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  • Is “Sets” coming back in Win10 version 2003 (er, 20H1)?

    Posted on September 23rd, 2019 at 07:47 woody Comment on the AskWoody Lounge

    Apparently the “Sets” feature (which adds mixed-use tabs to every Windows window) appears in parts of the latest beta test version of the early-2020 version of Win10, build 19481.

    It now appears that the reappearance of “Sets” is a bug, not a feature:

    Or at least that’s the official party line.

    I see why some folks like Sets, but I’d be happy with a simple tabbed File Explorer.  And anything that makes Win10 less stable is a most definitely not welcome here!

  • The demise of Windows 10 “Sets” – the part you won’t read about

    Posted on April 23rd, 2019 at 05:09 woody Comment on the AskWoody Lounge

    The Windows blogosphere was all alight yesterday about the announcement that Microsoft has given up on a feature called “Sets.”

    The feature showed up in one of the Win10 beta builds, didn’t work worth squat, got pulled, and isn’t coming back. “Sets” basically turned any Windows window into a tabbed window — so, for example, you could have File Explorer and Google and Notepad open in different tabs in a single window. Like this screenshot, taken from The Verge:

    I never thought much of Sets, frankly. It seemed (and seems) to me to be an attempt to match Stardock’s Groupy. Meh. Putting tabs in File Explorer would be nice (see EJIE’s Clover – which is free), but as far as having windows with a mixture of random apps open in tabs, you can count me out. I do just fine with Chrome and Firefox.

    So when I read that Sets weren’t coming back, I wasn’t exactly heartbroken.

    Here’s the interesting part.

    Chris Hoffman over at How-To Geek originally wrote about the demise of Sets on Saturday. He took a tweet from ‘Softie Rich Turner and fleshed out the topic. Turner said, “The Shell-provided tab experience is no more, but adding tabs (to Windows PowerShell) is high on our to do list.” That’s not exactly an official announcement, but it’s close enough.

    Chris’s article appeared in the middle of a three-day weekend here in the US, and didn’t get much traction. But on Monday, boy howdy, everybody and his brother was writing about it. Much wailing and gnashing of teeth accompanied a description of how Microsoft had yanked this wonderful new feature from our poor, anxiously awaiting souls.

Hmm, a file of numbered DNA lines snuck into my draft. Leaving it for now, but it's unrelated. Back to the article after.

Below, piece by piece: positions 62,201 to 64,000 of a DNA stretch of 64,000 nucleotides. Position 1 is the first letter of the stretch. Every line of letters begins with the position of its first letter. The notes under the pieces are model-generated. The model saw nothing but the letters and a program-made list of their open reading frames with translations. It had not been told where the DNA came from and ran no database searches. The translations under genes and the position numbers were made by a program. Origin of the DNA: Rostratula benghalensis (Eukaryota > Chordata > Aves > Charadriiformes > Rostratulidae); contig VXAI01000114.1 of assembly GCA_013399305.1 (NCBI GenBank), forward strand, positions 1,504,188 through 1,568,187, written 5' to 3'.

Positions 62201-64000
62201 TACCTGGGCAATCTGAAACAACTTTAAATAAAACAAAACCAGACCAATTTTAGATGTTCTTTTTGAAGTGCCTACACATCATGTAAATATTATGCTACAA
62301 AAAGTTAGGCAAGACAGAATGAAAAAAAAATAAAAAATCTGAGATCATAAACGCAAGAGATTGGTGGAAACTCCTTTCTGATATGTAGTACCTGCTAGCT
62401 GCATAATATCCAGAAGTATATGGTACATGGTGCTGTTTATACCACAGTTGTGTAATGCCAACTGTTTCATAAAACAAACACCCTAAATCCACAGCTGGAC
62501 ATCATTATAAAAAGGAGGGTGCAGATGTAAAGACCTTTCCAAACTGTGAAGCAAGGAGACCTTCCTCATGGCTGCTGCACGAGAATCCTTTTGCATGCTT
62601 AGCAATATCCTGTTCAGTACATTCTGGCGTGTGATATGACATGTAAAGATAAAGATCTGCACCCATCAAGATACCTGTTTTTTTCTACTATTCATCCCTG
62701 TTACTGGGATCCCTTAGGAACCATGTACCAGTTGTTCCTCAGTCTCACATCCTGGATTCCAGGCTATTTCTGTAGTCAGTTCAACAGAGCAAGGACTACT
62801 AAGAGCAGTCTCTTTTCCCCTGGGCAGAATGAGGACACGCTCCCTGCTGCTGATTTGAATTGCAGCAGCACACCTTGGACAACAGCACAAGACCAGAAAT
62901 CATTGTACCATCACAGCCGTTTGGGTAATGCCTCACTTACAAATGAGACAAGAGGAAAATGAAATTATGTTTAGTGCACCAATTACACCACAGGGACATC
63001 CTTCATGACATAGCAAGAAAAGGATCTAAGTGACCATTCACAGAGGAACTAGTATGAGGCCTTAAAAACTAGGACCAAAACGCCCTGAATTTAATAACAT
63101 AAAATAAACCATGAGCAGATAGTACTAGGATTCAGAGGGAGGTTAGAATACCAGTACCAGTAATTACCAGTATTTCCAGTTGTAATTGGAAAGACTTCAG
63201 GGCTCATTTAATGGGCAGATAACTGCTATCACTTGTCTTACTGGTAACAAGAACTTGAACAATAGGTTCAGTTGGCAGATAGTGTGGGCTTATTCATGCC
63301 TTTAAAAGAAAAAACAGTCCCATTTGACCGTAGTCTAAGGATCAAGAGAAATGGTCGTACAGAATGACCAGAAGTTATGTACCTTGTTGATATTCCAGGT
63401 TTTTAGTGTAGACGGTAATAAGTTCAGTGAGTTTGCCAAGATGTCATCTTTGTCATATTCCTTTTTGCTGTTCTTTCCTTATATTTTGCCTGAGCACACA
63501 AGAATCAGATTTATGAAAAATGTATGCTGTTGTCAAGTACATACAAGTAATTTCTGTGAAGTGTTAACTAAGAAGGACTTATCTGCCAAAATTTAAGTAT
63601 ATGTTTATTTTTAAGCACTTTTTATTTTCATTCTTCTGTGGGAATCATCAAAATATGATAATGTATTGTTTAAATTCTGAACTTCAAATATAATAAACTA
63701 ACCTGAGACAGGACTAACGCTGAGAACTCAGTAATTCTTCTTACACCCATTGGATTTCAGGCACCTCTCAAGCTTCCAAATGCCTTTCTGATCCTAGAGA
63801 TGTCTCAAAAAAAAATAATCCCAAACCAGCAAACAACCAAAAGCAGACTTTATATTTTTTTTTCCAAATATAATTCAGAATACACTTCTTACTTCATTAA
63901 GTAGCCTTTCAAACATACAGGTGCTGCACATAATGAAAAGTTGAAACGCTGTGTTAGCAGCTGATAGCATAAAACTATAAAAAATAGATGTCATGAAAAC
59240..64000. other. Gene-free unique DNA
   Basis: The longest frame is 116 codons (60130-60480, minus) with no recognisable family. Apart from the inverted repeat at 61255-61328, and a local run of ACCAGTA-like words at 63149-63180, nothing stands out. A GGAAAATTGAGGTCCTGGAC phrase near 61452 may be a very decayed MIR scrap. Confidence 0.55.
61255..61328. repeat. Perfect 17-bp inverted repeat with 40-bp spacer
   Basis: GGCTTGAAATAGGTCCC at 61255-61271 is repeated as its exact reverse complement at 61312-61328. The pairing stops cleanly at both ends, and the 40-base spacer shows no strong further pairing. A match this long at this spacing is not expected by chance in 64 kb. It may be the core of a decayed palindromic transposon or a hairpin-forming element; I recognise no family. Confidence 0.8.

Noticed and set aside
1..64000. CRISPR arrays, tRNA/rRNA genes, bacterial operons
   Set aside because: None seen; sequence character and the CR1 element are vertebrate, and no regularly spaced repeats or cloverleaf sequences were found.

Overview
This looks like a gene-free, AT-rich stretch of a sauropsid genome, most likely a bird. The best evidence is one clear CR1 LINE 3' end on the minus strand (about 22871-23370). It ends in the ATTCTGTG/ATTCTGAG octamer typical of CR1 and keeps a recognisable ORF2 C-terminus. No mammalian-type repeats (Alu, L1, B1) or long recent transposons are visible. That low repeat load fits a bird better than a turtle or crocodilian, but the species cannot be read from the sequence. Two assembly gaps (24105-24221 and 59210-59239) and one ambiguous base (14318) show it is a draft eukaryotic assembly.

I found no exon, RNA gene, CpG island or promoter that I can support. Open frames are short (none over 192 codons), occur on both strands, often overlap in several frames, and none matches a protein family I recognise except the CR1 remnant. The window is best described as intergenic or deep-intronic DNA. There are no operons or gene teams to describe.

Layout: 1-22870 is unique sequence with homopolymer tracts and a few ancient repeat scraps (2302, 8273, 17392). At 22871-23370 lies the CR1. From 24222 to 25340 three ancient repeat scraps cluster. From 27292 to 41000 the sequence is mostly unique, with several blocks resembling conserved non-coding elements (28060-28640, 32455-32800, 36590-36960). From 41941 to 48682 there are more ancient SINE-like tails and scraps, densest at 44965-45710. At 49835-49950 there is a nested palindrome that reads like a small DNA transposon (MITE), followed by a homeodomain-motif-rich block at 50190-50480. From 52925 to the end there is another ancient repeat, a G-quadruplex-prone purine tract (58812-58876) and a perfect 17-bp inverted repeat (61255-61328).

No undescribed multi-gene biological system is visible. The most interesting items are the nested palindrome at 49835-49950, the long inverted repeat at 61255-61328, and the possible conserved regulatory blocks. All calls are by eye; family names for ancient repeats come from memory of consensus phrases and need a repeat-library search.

Except… nobody bothered to credit Chris. The Windows blog echo chamber articles have popped up like dandelions in my lawn and with a few notable exceptions (Bleeping Computer among them), none of the authors have credited Chris or How-To Geek.

    It’s a tough business, folks.

  • With Sets now jettisoned, the worthwhile feature list for the next version of Windows is vanishing

    Posted on June 28th, 2018 at 10:59 woody Comment on the AskWoody Lounge

    Microsoft has officially announced that “Sets” — the feature that lets you use tabs inside any Windows window — won’t appear in the next version of Win10, known as RS5 and likely called 1809.

    If you haven’t seen it yet, Mary Jo Foley had a good, quick introduction to a demo version of Sets, seven months ago.

    Dona Sarkar and Brandon LeBlanc say about yesterday’s beta, build 17704:

    General changes, improvements, and fixes for PC

    Thank you for your continued support of testing Sets. We continue to receive valuable feedback from you as we develop this feature helping to ensure we deliver the best possible experience once it’s ready for release. Starting with this build, we’re taking Sets offline to continue making it great. Based on your feedback, some of the things we’re focusing on include improvements to the visual design and continuing to better integrate Office and Microsoft Edge into Sets to enhance workflow. If you have been testing Sets, you will no longer see it as of today’s build, however, Sets will return in a future WIP (Windows Insider Program) flight. Thanks again for your feedback.

    Which means MS is having major problems duplicating the feature set currently available in Stardock’s Groupy, which works with Win7 and later.

    Why does MS have so many problems catching up with Stardock’s technological advances? Beats me, but I’d bet in this case that MS feels obligated to handle more of the detailed foibles in the Office Ribbon, which is a cesspool of conflicting settings.

    Stardock pioneered many of the features you’ve seen (slightly mangled) in Windows 10, including Fences for grouping desktop icons. Start10 remains one of the few Win10 Start menu replacements that’s still supported. Microsoft should’ve bought Stardock a decade ago. But then, I guess that isn’t the Microsoft Way.

    Personally, more and more, I just use Chrome and the Google Suite and don’t worry about Timeline or Sets, or syncing with my phones or tablets.

    Microsoft will catch up some day. Maybe.